Rodrick Wallace

Correspondence: Rodrick Wallace Wallace@nyspi.columbia.edu

**Author Affiliations :**

Division of Epidemiology, the New York State Psychiatric Institute, USA.

This is an Open Access article distributed under the terms of the Creative Commons Attribution License (http://creativecommons.org/licenses/by/3.0), which permits unrestricted use, distribution, and reproduction in any medium, provided the original work is properly cited.

**Background:** Recent studies indicate that intrinsically disordered proteins (IDP) do not preferentially bind to chaperones in vivo,
suggesting that their role is to either prevent pathological conformations, or to aid in the assembly of large complexes. This, in turn,
suggests that large IDP complexes must form under the control of a sophisticated regulatory system of chemical cognition – in effect,
an information catalysis – that, while it may have evolutionarily exapted existing chaperones, is likely to have evolved other,
specialized, mechanisms or modalities of process modulation.

** Methods:** We model this using recently developed 'statistical' approaches from information theory that exploit the fact that
information is itself a form of free energy.

**Results:** Information catalysis is found to arise directly from the 'chain rule' of information theory, via a statistical mechanical
argument in which metabolic free energy both powers the transmission of information and applies available entropy as a tool to
correct malformed complexes by local heating.
Conclusions The regulatory mechanisms or modalities may well be IDP's within the complexes themselves, an extension of the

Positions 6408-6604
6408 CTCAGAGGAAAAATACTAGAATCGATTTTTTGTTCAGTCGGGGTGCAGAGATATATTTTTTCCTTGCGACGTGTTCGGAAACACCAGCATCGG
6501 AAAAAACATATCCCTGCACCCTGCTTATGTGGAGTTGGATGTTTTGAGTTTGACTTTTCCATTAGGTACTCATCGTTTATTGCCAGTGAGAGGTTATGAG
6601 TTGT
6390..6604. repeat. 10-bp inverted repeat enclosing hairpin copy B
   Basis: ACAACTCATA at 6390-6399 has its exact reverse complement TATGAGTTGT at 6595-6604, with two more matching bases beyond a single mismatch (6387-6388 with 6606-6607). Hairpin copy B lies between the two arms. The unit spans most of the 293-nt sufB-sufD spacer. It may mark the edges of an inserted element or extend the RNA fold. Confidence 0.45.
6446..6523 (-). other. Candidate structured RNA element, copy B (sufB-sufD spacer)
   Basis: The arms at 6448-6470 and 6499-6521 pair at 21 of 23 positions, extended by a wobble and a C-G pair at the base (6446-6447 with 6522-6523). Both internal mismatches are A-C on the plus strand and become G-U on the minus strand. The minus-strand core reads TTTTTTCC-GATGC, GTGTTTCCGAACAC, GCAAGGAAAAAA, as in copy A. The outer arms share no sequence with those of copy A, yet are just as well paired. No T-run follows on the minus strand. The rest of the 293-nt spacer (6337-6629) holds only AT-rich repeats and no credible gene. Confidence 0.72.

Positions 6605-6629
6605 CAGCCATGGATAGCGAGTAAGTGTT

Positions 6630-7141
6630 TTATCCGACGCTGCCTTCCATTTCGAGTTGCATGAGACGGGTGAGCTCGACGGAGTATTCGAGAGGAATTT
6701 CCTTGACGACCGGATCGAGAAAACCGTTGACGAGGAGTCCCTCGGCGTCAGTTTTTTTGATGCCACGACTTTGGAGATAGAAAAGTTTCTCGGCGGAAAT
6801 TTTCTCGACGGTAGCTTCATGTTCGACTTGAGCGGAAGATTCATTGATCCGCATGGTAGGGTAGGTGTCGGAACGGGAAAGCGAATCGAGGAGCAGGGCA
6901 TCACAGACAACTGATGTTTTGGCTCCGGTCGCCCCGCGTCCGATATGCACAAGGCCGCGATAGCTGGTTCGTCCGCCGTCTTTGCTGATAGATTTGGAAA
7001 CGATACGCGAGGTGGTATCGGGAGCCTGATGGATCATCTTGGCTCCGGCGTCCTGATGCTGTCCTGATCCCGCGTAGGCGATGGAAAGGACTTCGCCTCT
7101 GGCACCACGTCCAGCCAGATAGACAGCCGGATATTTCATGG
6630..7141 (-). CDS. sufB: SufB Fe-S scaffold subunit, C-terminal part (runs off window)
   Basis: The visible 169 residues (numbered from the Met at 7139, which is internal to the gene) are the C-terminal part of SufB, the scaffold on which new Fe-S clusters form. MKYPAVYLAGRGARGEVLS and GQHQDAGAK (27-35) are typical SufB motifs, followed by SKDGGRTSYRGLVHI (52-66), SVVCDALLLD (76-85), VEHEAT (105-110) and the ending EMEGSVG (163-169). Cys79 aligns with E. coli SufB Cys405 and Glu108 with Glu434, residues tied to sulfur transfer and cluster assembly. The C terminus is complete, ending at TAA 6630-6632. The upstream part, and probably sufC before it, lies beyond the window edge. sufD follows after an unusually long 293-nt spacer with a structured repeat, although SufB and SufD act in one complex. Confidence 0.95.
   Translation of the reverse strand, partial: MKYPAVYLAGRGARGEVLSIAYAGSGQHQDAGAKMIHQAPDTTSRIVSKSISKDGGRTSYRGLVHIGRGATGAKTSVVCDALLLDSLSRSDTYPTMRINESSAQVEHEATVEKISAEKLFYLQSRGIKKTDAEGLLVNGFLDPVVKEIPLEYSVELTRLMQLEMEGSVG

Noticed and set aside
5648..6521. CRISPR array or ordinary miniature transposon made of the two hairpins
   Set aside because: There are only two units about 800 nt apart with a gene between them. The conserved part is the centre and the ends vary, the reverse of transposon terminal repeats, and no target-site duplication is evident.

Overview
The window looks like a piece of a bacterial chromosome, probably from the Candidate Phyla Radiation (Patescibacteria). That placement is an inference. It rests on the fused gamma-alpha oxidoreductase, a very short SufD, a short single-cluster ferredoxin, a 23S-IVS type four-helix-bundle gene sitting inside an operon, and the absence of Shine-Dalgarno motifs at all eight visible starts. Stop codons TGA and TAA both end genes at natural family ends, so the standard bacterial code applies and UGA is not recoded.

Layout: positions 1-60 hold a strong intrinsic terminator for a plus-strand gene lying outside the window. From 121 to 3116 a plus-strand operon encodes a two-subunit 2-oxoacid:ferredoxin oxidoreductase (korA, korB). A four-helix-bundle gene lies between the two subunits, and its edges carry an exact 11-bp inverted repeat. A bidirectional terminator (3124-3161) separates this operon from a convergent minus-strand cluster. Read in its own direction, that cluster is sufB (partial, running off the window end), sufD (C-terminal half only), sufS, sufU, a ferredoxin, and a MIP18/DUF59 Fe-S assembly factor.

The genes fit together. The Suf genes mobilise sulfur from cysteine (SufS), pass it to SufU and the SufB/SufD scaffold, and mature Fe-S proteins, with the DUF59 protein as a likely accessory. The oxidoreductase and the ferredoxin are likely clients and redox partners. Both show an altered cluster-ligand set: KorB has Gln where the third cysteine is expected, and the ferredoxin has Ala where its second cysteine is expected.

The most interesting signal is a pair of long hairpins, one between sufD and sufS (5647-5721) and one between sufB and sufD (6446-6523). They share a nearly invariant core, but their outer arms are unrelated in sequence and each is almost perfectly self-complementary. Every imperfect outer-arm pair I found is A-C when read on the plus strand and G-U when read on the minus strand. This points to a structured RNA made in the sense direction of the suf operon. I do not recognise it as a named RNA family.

chaperone concept explaining the observed prevalence of disorder in large complexes.

** keywords:** catalysis, information theory, rate distortion, regulation

The observation by Hegyi and Tompa [1] that intrinsically disordered proteins (IDP) display no preference for chaperone binding in vivo is striking: IDP are extremely sensitive to proteolysis in vitro, but show no enhanced degradation rates in vivo. Inferring the general from the particular, they suggest that its primary reason is not the assistance of folding, but promotion of assembly with partners, since IDP's that bind to chaperones tend to bind to other proteins as well. These results might promote the idea of the extension and generalization of the chaperone concept. It seems, then, appropriate to suggest that one prime reason for IDP interaction with chaperones is to prevent amyloid formation. Others may be transport through physiological membranes and assistance for partner binding, i.e., assembly of complexes.

Hegyi and Tompa note that IDPs have been observed in vitro to be very effective in binding, primarily manifested in binding to their partners at an increased speed. Their avoidance of chaperones, in general, may be related to this. When they do bind to chaperones, however, the reason might be that in vivo assembly of large complexes may be slowed by non-specific interactions, in the case of which chaperone assistance may be of help.

For small – rapidly binding – complexes, Wallace [2] has described IDP reaction dynamics via a statistical mechanics approach to a 'symmetry spectrum' derived from a groupoid generalization of the wreath product of groups [3] that characterizes 'conventional' nonrigid molecule theory [4,5]. For large complexes, however, it seems likely that an even more general approach will be needed, one that reflects the operation of an elaborate regulatory system of chemical cognition analogous to what has been used to describe the immune system [6,7] or higher order neural and social function [8,9]. We will suggest that, while 'ordinary' chaperones may have been evolutionarily exapted (in the sense of Gould [10]) into regulatory function for large IDP complexes, other, less familiar, molecular regulators might well remain to be found. Tompa and Csermely [11], for example, have even gone so far as to suggest that IDPs within complexes may serve as self-chaperones, a significant generalization of the chaperone concept.